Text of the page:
A Netflix movie—a Jane Austin romance that made Charles and his dad exchange eye-rolls every other scene—and evening prayers completed the night.
Sweating bullets every time Robin offered an inquisitive glance his direction, Charles prayed that she’d forget about Henny until tomorrow.
No such luck.
Ascending the steps, she clutched her dad’s hand and hit Charles square between the eyes. “How’s Henny been? I feel bad, leaving her so long. But I’m sure you’ve taken good care. She’s so silly.”
What does silly have to do with it? She wasn’t a silly hamster. She was a rodent. Nothing to shed tears over. His vision blurred. “Can you wait till tomorrow? I’m really tired tonight.”
She nodded. “Me too.” She slipped off to bed.
Laying in the dark, facing the monsters chasing him down the corridors of his imagination, Charles knew his days were numbered. He couldn’t live through this. He didn’t want to.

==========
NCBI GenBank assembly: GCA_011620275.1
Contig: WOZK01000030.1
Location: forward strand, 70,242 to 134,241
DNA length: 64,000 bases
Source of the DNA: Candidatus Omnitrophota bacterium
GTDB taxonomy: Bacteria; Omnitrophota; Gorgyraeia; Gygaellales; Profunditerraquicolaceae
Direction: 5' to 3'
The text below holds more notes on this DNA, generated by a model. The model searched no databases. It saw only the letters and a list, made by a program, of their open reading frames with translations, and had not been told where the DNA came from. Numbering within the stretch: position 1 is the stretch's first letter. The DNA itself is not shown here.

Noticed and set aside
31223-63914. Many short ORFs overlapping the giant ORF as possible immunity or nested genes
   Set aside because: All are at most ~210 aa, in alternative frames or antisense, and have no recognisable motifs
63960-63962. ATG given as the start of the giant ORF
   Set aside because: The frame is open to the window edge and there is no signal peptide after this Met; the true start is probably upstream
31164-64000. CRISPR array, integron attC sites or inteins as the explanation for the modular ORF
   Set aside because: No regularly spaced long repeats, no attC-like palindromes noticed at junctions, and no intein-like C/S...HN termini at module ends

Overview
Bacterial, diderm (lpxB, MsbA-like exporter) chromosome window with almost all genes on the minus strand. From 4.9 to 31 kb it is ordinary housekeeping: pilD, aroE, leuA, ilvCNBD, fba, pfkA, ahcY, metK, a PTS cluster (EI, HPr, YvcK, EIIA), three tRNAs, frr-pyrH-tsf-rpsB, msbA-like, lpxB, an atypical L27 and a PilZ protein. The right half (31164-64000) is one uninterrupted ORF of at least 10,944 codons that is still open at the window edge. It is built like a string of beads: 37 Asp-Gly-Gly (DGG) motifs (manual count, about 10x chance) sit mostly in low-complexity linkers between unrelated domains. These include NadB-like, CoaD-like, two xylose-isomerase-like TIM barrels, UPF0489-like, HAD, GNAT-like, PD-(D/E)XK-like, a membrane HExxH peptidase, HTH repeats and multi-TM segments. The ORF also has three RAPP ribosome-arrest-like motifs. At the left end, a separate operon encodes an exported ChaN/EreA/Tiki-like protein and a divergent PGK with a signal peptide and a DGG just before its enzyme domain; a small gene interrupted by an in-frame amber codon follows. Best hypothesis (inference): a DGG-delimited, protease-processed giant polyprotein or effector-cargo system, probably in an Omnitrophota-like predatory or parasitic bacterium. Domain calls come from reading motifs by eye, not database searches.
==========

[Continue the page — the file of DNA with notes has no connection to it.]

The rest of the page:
After a night of dreams skewered by nonsense nightmares, Charles swallowed each bite of cereal in the same way that a camel manages with cactus leaves. Ignore the prickles and force it on down.
Dad, his protective armor on, patted Charles’ back as he strode into the kitchen. “You doing okay?”
There was no good answer, so Charles simply shrugged.
The phone buzzed. A loud conversation upstairs, Mom’s laughter, and then Mom skittering down stairs with the phone held out. “Jason has everything set, but he wants us to there to make sure it’s what we want. Then he’ll bring it over right after he gets it loaded.”
Apparently, the message made sense to Dad. He nodded, grabbed his coat, and snatched his keys.
Mom leaned in to Charles. “She’s still sleeping. We won’t be gone long. If she wakes up, get her something to eat so she doesn’t try to take the stairs, okay? We’re getting the bed the doctor recommended, so she’ll be more comfortable.”
After an affirming nod, they were out the door.
Silence pervaded the house for the next fifteen minutes. Then the shuffling steps of a very old or very sick person padded overhead.